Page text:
10- "Chess master Bruce Pandolfini observes four behaviors that are consistent among chess champions and useful in thinking through the short-term/long-term debate. 1) Don't look too far ahead...2) Develop options and continuously revise them based on the changing conditions...3) Know your competition...4) Seek small advantages."
11- "Idea diversity allows you to find what Johnson calls "weak signals." A weak signal may be the start of a trend away from the dominant path (such as new technology or development) or the right piece of information at the right time from an unexpected source."
12- "In his 2001 letter to shareholders, Warren Buffett distinguishes between experience and exposure. Experience, of course, looks to the past and considers the probability of future outcomes based on occurrence of historical events. Exposure, on the other hand, considers the likelihood - and potential risk - of an event that history (especially recent history) may not reveal. Buffett argues that in 2001 the insurance industry assumed huge terrorism risk without commensurate premiums because it was focused on experience, not exposure."
13- "If the stock market is a system that emerges from the interaction of many different investors, then reductionism - understanding individuals - does not give a good picture of how the market works. Investors and corporate executives who pay too much attention to individuals are trying to understand markets at the wrong level. An inappropriate perspective of the market can lead to poor judgments and value-destroying decisions."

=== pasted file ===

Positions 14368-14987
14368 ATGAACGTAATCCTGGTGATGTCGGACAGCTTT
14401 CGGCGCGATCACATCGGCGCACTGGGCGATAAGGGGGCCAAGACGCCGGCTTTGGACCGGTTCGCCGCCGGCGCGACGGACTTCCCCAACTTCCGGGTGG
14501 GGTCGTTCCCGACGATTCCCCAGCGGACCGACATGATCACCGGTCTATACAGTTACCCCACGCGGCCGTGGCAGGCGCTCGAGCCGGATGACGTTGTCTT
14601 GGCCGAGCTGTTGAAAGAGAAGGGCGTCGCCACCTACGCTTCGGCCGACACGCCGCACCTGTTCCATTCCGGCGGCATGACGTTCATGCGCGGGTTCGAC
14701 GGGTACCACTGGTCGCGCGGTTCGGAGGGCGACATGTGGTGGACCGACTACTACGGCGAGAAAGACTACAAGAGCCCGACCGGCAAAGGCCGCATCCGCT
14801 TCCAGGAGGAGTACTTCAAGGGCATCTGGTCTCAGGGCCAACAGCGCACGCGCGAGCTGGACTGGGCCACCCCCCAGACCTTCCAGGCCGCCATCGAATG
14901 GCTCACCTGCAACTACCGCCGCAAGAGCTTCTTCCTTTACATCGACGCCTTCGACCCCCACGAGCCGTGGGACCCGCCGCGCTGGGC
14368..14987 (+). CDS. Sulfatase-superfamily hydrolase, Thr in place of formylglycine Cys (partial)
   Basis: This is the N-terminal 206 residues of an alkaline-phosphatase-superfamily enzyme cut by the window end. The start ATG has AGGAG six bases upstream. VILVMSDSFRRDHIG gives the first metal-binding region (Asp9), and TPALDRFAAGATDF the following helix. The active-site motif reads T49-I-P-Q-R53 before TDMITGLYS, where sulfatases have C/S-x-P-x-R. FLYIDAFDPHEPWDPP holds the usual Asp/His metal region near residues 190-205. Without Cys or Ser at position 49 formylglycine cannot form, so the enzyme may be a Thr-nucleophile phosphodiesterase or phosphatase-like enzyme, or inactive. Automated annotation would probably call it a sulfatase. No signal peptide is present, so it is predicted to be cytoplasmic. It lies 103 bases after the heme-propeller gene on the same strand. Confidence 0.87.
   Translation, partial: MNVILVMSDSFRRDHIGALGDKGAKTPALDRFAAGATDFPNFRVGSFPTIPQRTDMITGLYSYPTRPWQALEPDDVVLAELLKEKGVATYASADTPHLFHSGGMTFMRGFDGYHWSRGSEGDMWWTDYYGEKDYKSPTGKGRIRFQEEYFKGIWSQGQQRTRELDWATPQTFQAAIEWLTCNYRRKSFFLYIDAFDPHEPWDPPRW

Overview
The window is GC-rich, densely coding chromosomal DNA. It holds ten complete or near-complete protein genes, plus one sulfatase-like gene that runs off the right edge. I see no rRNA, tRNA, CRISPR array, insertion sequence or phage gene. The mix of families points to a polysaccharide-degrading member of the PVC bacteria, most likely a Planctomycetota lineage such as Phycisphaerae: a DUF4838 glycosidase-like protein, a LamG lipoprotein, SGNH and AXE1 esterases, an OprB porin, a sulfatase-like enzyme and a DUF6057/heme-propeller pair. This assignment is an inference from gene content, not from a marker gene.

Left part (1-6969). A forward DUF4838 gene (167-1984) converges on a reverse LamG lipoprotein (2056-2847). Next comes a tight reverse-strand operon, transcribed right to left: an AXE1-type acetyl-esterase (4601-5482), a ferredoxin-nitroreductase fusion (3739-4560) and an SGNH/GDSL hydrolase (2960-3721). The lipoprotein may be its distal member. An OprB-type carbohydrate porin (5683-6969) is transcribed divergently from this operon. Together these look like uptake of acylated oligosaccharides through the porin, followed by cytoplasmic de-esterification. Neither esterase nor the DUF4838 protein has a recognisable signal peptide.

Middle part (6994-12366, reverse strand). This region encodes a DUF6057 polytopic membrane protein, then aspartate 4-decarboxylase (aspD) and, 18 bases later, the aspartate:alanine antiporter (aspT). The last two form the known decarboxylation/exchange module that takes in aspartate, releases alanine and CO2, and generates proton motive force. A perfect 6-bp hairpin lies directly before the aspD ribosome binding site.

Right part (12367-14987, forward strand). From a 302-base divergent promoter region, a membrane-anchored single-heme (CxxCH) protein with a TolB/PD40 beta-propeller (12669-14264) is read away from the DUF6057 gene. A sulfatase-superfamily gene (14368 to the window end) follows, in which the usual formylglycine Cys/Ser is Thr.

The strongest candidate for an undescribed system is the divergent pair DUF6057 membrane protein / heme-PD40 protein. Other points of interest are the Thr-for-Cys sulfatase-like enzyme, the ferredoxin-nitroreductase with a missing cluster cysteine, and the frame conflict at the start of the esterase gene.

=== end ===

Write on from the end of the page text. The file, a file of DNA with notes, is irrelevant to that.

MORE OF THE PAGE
14- "The stock market has all of the characteristics of a complex adaptive system. Investors with different investment styles and time horizons (adaptive decision riles) trade with one another (aggregation), and we see fat-tail price distributions (nonlinearity) and imitation (feedback loops). An agent-based approach to understanding markets is gaining broader acceptance. But this better descriptive framework does not offer the neat solutions that the current economic models do."
I also found the conclusion (that there is simply a ton that is unknown about how markets function in practice) refreshing.
Although much of the content is common to experienced investors, the book contains many helpful insights for the new trader and/or average reader. Among the insights that I have gained reading the book, I think the most blatant one that I liked is the "quality investment philosophy themes". These themes are as follows:
- In any probabilistic field, you're better off focusing on the decision making process than on the short term outcome.
- Taking the long-term perspective is essential, because short term has too much randomness.
- Internalizing a probabilistic approach to investing is essential.
The book has several references to other finance-related stuff (there exists a 52-page references list at the back of the book). These references might trigger some deeper studies for the reader. I would like to finish this review with one of those references, a quote from Peter L. Bernstein: "The fundamental law of investing is the uncertainty of the future."
Great book! You have to have good emotional control to perform optimally in the markets, so reading these types of books is just as important as those books that teach you how to pick stocks, if not more!